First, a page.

15 Things Moms Who Have Lost a Child to Overdose Need you to Know.

Aaron Matthew Laxton, LCSW
5 min readSep 30, 2019

Recently, while attending a funeral for a young man that I had worked with, several conversations were struck up. The conversations were a familiar theme of navigating past trauma and loss, particularly of children. Sharing and being present for the loss of another parent’s loss, has a unique way of unlocking personal loss all over again. This pain can also be more intense since a person might have started to let down their guard down.

Through the rollercoaster of a child’s addiction, parents become accustomed to pain and chaos. After their death, the pain and chaos transform into something new and unfamiliar. There are many misconceptions about the loss of a child to an overdose.

There is nothing more unnatural than the loss of a child. The expectation is that parents are to be buried by their children, not the other way around. Each year in the United States, 70,000 people die as a result of an overdose. For this series, I asked three amazing women to share pieces of their children with me. Also, they share 15 things that people should understand about parents who have lost children to overdose.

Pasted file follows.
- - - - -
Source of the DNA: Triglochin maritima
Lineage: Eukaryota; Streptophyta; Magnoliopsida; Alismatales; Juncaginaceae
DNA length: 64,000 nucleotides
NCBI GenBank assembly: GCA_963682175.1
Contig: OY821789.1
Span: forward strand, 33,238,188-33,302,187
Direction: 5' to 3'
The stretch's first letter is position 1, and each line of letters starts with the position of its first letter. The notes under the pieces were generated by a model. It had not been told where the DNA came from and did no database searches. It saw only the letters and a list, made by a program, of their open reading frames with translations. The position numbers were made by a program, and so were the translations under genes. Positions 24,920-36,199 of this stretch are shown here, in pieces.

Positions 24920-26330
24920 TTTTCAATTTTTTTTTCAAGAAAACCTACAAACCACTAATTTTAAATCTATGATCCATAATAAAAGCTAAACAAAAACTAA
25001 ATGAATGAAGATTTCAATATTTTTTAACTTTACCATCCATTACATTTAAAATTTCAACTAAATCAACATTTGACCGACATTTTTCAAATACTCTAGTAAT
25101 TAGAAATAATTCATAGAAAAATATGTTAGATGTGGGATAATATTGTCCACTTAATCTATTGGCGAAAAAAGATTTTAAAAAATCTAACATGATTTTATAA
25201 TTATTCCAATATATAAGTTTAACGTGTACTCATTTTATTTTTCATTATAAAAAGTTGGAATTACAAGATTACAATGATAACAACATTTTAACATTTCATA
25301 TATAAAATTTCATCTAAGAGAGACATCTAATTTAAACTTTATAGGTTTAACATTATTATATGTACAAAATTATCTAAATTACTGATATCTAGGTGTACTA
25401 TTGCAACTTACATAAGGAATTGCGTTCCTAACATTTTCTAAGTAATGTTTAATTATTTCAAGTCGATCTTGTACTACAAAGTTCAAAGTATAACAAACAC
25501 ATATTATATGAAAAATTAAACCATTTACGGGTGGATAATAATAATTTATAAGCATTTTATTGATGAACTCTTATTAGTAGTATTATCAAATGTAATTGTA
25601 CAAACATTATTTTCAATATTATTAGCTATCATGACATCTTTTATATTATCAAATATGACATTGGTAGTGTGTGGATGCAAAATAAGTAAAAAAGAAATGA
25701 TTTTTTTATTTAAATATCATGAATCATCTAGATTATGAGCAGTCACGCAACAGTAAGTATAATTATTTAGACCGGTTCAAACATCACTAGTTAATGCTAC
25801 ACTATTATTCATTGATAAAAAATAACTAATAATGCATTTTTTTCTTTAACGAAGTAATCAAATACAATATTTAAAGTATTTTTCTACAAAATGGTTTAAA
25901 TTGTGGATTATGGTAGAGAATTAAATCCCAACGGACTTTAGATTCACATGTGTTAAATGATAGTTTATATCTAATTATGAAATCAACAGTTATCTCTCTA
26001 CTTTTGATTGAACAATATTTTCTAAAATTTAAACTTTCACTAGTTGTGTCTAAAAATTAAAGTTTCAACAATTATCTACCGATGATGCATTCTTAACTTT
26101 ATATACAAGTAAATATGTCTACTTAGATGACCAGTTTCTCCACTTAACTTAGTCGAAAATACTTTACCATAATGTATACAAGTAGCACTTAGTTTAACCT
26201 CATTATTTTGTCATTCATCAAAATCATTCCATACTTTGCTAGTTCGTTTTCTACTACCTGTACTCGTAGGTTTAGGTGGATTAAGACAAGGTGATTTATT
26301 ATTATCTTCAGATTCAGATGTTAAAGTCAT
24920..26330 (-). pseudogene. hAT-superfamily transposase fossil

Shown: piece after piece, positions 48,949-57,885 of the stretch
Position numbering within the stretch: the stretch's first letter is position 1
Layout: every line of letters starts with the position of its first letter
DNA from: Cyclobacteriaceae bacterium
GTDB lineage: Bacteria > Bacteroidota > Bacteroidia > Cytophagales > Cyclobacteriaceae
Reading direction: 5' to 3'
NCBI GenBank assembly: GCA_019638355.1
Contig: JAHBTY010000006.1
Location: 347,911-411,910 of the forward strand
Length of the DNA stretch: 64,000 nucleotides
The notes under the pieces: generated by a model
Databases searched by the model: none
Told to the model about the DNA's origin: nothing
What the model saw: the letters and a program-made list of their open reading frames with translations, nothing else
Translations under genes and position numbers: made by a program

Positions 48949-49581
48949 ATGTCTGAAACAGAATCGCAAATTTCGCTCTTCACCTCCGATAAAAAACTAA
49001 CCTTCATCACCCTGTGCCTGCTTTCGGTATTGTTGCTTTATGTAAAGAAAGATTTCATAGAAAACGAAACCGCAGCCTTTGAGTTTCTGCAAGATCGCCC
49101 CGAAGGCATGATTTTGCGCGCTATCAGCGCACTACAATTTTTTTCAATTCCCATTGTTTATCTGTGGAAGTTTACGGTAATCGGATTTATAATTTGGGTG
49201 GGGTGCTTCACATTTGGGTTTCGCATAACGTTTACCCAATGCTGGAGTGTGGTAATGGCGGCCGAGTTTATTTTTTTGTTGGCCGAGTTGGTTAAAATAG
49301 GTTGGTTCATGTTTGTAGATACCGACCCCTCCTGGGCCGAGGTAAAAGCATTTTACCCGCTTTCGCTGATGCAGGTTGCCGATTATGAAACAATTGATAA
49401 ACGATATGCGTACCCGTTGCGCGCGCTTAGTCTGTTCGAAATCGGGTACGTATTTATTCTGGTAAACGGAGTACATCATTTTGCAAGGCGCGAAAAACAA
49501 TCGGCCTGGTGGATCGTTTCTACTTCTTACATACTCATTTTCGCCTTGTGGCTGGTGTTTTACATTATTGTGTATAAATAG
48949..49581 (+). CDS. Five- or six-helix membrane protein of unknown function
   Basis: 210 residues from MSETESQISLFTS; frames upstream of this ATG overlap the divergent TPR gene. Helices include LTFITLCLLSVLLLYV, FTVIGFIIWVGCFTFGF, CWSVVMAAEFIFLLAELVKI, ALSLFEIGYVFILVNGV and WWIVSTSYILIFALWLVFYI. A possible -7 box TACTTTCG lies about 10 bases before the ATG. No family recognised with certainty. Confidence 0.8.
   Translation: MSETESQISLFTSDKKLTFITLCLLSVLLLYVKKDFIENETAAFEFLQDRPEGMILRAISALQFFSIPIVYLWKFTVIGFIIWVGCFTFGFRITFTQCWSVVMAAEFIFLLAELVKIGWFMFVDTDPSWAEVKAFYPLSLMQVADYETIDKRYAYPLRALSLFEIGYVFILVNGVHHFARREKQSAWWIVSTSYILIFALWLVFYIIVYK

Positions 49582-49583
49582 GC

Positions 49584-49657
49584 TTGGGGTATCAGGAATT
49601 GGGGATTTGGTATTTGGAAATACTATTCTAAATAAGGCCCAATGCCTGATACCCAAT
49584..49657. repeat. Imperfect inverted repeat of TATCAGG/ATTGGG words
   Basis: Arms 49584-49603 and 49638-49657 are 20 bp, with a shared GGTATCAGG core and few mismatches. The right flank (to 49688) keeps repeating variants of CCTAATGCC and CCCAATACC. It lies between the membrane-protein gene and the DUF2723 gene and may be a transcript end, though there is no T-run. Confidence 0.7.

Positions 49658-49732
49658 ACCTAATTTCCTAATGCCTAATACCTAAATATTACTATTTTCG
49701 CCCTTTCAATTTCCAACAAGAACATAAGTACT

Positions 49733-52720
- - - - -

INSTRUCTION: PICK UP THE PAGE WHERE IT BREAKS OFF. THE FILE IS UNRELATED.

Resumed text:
The more that I talked with these amazing mothers, it is clear that there are commonalities among them. There were some general things that they wished people understood about what had happened to their families. Below is a list of 15 things people need to understand when a person has lost a child to overdose.

15. Missing Piece
When you lose a child, you lose a piece of your soul. Things will never be the same.

14. Every day, we think about what could have been done differently.
We replay moments in our mind, thinking about what we could have done differently. Along with grief and grieving



Aaron Matthew Laxton, LCSW

I am a psychotherapist who writes about mental health, addiction, recovery and the impact of substance use from personal experience. Views are my own.